On Dangerous Ground (1951): Lyrical Noir from Nicholas Ray, Starring Ida Lupino and Robert Ryan

A gripping, emotionally touching crime tale, Nicholas Ray’s On Dangerous Ground is considered to be an existential melodrama, which disqualifies it from the label of “pure” film noir because of its focus on the regenerative power of love and the fact that its closure suggests an upbeat ending.

A. I. Bezzerides script, based on George’s Butler novel “Mad With Much Heart,” is divided into two distinct parts, the first hard-boiled noir set in the city, the second a lyrical love story in the country, which, for some critics (not me) lessens the film’s overall impact and coherence.

The protagonist is a tough, troubled cop named Jim Wilson (well played by Robert Ryan), who has been brutalized by his job of cleaning up the “human garbage” in New York City; he is on the verge of a nervous breakdown. He lives alone in a shabby apartment and has no social interaction, except with his peers. Wilson’s job and life have made him bitter, angry, and violent. He is so filled with hate that he lets his fists speak for him when interrogating criminal suspect.
To avoid having to suspend him, his boos, Captain Brawley (Ed Begley) sends Wilson to the country to help investigate a rural killing by a disturbed teenager, Danny Malden (Sumner Williams). There, Wilson is confronted with Walter Brent (Ward Bond), an irate, vengeance-seeking father, obsessed with catching the killer of his young daughter.  There’s a parallel between the two men, who though different, both are brutes, motivated by hatred.
In the country, Wilson also meets Danny’s blind sister, Mary Malden (Ida Lupino), who pleads Wilson not to harm her brother and prevent him from falling into Bond’s hands. Through Mary’s compassionate view of the world, Wilson becomes more humane and understanding, realizing that the youth charged with the crime is mentally disturbed. He tracks the youth (Williams) across vast tracts of snow.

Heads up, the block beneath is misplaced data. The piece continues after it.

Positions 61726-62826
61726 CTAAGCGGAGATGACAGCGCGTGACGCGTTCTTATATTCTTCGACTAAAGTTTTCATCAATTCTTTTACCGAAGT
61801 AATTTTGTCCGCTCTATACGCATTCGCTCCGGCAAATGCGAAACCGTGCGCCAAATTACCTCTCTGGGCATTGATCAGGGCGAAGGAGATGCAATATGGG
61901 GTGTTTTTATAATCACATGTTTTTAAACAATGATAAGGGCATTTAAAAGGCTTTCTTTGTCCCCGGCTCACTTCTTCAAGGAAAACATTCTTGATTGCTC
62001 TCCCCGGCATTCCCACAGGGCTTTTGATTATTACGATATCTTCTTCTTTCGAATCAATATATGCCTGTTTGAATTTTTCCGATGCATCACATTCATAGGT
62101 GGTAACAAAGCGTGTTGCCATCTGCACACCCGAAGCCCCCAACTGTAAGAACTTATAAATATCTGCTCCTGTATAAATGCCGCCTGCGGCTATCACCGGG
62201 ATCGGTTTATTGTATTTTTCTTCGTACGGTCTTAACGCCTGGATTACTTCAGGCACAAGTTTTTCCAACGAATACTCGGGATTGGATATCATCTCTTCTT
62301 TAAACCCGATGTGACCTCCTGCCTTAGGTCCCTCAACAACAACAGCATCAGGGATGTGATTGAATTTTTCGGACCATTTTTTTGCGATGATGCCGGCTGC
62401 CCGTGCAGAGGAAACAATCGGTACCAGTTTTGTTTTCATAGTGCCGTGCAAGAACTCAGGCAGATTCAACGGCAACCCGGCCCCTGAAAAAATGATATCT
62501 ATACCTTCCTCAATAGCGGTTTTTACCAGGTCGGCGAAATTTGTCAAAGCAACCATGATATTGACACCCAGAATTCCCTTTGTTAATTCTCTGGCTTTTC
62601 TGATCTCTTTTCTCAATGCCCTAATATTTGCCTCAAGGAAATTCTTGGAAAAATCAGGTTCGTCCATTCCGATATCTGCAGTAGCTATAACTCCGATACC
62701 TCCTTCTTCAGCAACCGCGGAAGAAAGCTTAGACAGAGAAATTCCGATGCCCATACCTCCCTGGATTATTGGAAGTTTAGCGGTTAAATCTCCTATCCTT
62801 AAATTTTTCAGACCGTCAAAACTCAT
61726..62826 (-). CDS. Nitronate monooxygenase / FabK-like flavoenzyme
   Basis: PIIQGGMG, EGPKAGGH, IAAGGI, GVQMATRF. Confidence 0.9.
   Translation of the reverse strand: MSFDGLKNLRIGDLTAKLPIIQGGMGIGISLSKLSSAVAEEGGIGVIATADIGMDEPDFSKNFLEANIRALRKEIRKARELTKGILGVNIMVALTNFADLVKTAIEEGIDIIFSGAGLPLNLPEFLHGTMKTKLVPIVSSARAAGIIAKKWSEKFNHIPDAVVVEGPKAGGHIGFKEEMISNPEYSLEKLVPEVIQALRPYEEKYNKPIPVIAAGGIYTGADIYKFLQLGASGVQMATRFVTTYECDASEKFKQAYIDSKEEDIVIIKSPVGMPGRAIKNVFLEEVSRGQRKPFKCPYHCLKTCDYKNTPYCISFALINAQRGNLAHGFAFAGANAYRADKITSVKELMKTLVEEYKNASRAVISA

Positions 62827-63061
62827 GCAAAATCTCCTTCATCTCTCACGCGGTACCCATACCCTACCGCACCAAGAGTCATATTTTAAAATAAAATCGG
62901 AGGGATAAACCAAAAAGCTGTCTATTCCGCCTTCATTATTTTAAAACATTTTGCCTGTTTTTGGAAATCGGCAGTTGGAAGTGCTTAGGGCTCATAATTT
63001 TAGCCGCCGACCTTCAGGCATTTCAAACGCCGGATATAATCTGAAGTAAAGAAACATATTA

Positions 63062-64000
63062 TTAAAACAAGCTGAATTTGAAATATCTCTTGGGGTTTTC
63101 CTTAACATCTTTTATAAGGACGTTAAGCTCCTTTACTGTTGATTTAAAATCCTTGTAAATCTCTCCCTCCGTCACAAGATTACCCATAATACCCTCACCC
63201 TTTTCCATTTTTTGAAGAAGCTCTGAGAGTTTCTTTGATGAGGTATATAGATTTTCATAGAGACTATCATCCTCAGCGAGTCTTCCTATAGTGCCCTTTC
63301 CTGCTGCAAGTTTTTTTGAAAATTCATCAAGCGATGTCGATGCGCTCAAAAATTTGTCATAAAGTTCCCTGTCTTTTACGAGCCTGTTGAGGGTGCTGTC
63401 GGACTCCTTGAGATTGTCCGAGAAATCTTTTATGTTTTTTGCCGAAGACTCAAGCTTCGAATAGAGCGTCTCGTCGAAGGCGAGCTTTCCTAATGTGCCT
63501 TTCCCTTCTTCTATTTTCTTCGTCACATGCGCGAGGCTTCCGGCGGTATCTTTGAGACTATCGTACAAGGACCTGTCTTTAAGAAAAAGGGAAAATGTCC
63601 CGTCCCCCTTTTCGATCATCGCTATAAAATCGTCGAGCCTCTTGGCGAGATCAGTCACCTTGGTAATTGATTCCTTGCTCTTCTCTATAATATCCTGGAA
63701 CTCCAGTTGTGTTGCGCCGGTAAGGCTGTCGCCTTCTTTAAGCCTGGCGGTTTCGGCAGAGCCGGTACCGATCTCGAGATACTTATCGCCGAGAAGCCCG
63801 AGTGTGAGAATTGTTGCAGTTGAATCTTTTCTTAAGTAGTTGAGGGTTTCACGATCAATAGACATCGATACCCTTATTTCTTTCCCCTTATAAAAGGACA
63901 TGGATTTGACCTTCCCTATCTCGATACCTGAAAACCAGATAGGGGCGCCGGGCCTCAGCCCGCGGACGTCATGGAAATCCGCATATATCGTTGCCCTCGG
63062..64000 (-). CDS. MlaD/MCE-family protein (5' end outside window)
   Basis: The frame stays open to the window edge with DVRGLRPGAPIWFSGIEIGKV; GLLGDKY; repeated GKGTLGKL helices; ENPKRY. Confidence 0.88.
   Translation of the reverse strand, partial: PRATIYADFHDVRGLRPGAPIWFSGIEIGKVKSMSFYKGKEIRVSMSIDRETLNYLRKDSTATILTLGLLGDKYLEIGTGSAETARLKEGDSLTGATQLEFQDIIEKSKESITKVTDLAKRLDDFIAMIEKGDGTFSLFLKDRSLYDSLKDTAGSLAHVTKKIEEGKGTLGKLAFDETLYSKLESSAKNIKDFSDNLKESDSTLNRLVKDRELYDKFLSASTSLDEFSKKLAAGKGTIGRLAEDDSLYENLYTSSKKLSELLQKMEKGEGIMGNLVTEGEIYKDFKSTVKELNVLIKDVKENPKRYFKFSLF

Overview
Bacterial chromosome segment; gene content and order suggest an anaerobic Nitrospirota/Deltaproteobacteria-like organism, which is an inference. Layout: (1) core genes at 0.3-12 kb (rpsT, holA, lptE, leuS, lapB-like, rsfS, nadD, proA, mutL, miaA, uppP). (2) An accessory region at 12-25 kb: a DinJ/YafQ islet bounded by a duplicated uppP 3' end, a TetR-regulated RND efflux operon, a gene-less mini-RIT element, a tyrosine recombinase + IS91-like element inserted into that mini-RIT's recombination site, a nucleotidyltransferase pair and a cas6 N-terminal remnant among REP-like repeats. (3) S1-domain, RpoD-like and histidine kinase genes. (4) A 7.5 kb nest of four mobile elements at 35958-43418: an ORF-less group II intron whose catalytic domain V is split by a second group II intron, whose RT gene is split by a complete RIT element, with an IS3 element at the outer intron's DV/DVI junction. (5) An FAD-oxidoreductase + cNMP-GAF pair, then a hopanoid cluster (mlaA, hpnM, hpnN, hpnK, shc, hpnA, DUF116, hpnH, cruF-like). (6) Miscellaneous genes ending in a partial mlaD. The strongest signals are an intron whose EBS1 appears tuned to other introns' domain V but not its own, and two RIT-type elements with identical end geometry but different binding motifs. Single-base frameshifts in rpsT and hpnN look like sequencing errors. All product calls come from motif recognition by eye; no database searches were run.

Cornered, Danny flees in panic across the snow-covered terrain, where he accidentally falls from a cliff to his death. Wilson consoles Mary and then plans to head back to New York City and his job. However, realizing that there is nothing meaningful for him in the Big City, Wilson returns to Mary, determined to start together a new life.

Despite a contrived plot, the film is tautly directed by Nicholas Ray, who’s excellent in establishing a mood of despair in the first chapter and then redemption toward the conclusion.

Several critics–purists of film noir–have claimed that On Dangerous Ground is an incoherent film, because only the first half (with it urban setting) qualifies as noir, whereas the second half (set in the country) and its happy ending deviates from the genre’s conventions.  The journey taken by Wilson is as much external and physical (from city to country) as it is moral and internal.

“On Dangerous Ground” failed to hit at the box-office (RKO claims to have lost $425,000) and Ray himself was not pleased with the film’s final cut.

It would take another decade and another generation of prominent film critics, such as Andrew Sarris of the “Village Voice,” to reevaluate the film as one of Ray’s more subtle and lyrical films, bearing many of the director’s characteristic stylistic flourishes.